Victorious—it may even usurp King & King (2001) as the premier queer-friendly fairy tale for this age set.


From the Prince & Knight series , Vol. 1

A prince of marriageable age looks far and wide for a partner who sings the same tune.

“Handsome and sincere,” the prince accompanies his parents to meet ladies from nearby kingdoms. While the royals are away, a fire-breathing dragon ravages their home kingdom. The prince races home to protect his realm only to find a knight in shining armor battling alongside him. The two work together to defeat the dragon, but in the process, the prince loses his grip and nearly falls to his doom. The visored knight sweeps in to catch the prince, takes off his helmet to reveal his identity, and the two instantly realize their connection. Villagers and royals alike cheer for the two men’s relationship and, soon, wedding. Lewis’ lush colors and dramatic sequencing clearly show her background in animation and lend a timeless, Disney-like quality to the story. The art notably does not shy away from depicting the intimacy between the men, keeping it on par with images of heterosexual relationships that already dominate children’s media. Though the royal family is white, the happy villagers and the prince’s new betrothed add some necessary racial diversity to the mix.

Victorious—it may even usurp King & King (2001) as the premier queer-friendly fairy tale for this age set. (Picture book. 4-8)

Pub Date: May 1, 2018

ISBN: 978-1-4998-0552-9

Page Count: 40

Publisher: Little Bee Books

Review Posted Online: March 18, 2018

Kirkus Reviews Issue: April 1, 2018

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A sweet, if oft-told, story.


A plush toy rabbit bonds with a boy and watches him grow into adulthood.

The boy receives the blue bunny for his birthday and immediately becomes attached to it. Unbeknownst to him, the ungendered bunny is sentient; it engages in dialogue with fellow toys, giving readers insight into its thoughts. The bunny's goal is to have grand adventures when the boy grows up and no longer needs its company. The boy spends many years playing imaginatively with the bunny, holding it close during both joyous and sorrowful times and taking it along on family trips. As a young man, he marries, starts a family, and hands over the beloved toy to his toddler-aged child in a crib. The bunny's epiphany—that he does not need to wait for great adventures since all his dreams have already come true in the boy's company—is explicitly stated in the lengthy text, which is in many ways similar to The Velveteen Rabbit (1922). The illustrations, which look hand-painted but were digitally created, are moderately sentimental with an impressionistic dreaminess (one illustration even includes a bunny-shaped cloud in the sky) and a warm glow throughout. The depiction of a teenage male openly displaying his emotions—hugging his beloved childhood toy for example—is refreshing. All human characters present as White expect for one of the boy’s friends who is Black.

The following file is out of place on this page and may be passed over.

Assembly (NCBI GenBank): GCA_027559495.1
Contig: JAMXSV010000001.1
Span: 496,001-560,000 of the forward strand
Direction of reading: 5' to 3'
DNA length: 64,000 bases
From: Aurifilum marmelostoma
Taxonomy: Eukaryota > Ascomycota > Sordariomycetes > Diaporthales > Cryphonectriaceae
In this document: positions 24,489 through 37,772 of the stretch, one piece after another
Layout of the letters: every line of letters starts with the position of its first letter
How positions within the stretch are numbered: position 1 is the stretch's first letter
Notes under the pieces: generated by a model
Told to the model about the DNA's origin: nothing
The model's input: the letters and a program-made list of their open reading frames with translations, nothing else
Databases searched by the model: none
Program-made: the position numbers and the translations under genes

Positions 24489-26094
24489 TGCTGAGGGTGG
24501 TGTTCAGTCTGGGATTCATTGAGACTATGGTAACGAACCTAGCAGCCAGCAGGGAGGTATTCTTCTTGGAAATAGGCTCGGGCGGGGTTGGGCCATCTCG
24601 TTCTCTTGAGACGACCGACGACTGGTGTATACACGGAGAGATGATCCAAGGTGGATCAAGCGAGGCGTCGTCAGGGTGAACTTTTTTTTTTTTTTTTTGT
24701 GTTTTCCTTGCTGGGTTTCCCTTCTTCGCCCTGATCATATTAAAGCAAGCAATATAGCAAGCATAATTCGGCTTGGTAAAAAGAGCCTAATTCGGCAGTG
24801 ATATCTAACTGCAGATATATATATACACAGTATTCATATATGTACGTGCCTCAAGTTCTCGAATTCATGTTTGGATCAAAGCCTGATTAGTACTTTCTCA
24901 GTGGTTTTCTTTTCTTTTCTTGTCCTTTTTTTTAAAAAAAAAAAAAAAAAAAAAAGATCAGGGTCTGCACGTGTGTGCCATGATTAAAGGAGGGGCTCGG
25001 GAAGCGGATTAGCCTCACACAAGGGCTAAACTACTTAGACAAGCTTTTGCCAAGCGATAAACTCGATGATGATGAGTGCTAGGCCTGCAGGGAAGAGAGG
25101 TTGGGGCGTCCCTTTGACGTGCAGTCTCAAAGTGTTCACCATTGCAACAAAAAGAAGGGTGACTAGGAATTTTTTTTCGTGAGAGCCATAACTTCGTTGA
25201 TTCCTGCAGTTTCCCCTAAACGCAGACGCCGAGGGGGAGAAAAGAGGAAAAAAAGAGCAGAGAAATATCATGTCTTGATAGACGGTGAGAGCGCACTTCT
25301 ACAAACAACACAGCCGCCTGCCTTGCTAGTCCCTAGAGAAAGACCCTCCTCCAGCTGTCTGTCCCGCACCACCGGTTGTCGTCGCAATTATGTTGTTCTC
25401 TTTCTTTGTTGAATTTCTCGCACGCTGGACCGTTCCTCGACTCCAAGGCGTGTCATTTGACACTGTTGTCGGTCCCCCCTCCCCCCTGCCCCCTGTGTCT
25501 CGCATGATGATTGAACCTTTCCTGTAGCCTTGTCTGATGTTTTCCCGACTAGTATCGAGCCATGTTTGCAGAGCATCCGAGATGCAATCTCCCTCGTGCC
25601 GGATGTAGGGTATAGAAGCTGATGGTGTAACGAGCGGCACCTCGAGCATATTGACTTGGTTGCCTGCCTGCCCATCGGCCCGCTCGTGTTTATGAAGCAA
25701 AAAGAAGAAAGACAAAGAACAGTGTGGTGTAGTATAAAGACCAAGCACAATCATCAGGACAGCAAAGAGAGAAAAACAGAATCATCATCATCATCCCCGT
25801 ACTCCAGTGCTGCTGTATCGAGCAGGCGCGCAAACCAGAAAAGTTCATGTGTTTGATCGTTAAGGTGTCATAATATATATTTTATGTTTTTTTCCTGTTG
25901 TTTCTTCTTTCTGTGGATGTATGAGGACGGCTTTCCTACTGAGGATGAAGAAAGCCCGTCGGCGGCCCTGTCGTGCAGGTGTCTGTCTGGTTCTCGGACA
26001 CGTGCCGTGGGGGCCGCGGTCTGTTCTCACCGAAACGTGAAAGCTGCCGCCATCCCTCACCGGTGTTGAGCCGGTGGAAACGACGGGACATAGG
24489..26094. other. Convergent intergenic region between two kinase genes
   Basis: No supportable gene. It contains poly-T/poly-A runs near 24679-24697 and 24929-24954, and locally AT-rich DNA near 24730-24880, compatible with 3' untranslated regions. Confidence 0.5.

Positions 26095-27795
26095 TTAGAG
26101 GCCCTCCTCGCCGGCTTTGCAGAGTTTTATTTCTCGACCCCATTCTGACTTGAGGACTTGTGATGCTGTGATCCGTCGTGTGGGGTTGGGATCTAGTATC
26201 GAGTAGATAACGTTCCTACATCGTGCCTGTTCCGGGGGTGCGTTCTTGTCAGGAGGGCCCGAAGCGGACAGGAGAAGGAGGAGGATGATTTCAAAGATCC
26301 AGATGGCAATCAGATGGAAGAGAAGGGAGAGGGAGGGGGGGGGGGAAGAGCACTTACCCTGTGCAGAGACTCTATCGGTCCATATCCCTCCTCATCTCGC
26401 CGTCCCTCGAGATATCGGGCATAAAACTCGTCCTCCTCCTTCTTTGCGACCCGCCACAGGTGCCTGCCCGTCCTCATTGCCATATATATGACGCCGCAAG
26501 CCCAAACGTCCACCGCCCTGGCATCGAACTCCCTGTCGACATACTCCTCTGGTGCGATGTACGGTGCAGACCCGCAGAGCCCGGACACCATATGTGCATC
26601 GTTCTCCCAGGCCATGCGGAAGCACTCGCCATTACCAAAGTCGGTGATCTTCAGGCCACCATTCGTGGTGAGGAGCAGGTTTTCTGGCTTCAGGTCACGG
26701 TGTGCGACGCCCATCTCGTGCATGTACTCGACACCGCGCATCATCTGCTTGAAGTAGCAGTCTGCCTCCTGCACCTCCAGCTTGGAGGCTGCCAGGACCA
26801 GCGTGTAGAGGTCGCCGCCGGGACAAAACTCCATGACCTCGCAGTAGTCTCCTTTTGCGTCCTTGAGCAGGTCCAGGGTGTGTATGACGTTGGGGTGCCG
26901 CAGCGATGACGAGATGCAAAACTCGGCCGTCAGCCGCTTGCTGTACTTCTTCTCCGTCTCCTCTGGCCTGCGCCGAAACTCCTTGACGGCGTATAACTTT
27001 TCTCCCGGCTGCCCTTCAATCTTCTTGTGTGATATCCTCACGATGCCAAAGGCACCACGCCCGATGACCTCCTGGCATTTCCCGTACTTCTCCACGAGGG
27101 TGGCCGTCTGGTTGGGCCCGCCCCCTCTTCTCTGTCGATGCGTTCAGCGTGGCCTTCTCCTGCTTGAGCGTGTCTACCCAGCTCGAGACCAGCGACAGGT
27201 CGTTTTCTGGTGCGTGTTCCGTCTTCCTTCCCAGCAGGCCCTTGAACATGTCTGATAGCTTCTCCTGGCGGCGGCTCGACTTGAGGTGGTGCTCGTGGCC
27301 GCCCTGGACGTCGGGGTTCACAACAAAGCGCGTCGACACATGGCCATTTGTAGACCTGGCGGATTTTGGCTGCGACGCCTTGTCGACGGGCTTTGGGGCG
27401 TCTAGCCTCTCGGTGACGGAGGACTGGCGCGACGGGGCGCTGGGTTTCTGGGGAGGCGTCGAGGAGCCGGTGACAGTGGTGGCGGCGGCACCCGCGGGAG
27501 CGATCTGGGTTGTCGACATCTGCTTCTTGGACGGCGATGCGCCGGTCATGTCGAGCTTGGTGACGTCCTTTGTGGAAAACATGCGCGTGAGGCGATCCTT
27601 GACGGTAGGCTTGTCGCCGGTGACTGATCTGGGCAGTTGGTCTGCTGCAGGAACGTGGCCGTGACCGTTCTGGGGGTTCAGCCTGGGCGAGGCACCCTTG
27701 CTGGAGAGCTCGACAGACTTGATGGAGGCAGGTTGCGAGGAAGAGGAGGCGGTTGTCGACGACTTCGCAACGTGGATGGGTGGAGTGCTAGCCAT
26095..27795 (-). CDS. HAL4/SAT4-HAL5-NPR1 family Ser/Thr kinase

A sweet, if oft-told, story. (Picture book. 4-8)

Pub Date: Feb. 1, 2022

ISBN: 978-1-72825-448-7

Page Count: 40

Publisher: Sourcebooks Wonderland

Review Posted Online: Jan. 12, 2022

Kirkus Reviews Issue: Feb. 1, 2022

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A delightful new series gets off to a charming start.


From the Cornbread and Poppy series , Vol. 1

Two mouse best friends approach life differently.

Cornbread’s an organized, detail-oriented planner; he gathered his winter food supplies and stocked his shelves in advance: No risk taker, he. Not so pal Poppy. She’s always busy biking, hiking, and having adventures. “Nah, I’ll do it later,” is her motto. Unfortunately, she realizes too late that “later” has arrived and she’s got nothing put by. After searching, she and Cornbread discover there’s no food left anywhere. The only solution, Poppy concludes, is to forage on Holler Mountain, a dreaded place where no one dares venture. Cornbread doesn’t want Poppy to make the fearsome trek alone, so they bravely climb together. The terrified pair have some very unexpected encounters, including with a long-presumed-gone friend, who happens to possess a vast supply of food, which she generously shares with Poppy. When they arrive home, Cornbread’s perspectives on fun have changed! This cute, easy chapter book is a gently humorous tale about steadfast friends with opposite personalities. The bond between the murine buddies is sweet and convincing, and children will enjoy the friends’ lively exploits. Cordell’s trademark loose artwork, rendered in pen and ink with watercolor, is energetic and wonderfully captures gray Cornbread’s and tan Poppy’s activities, easy camaraderie, and expressive faces. Many illustrations appear as panels and insets. (This book was reviewed digitally.)

A delightful new series gets off to a charming start. (Early chapter book. 4-8)

Pub Date: Jan. 4, 2022

ISBN: 978-0-7595-5487-0

Page Count: 80

Publisher: Little, Brown

Review Posted Online: April 27, 2022

Kirkus Reviews Issue: May 15, 2022

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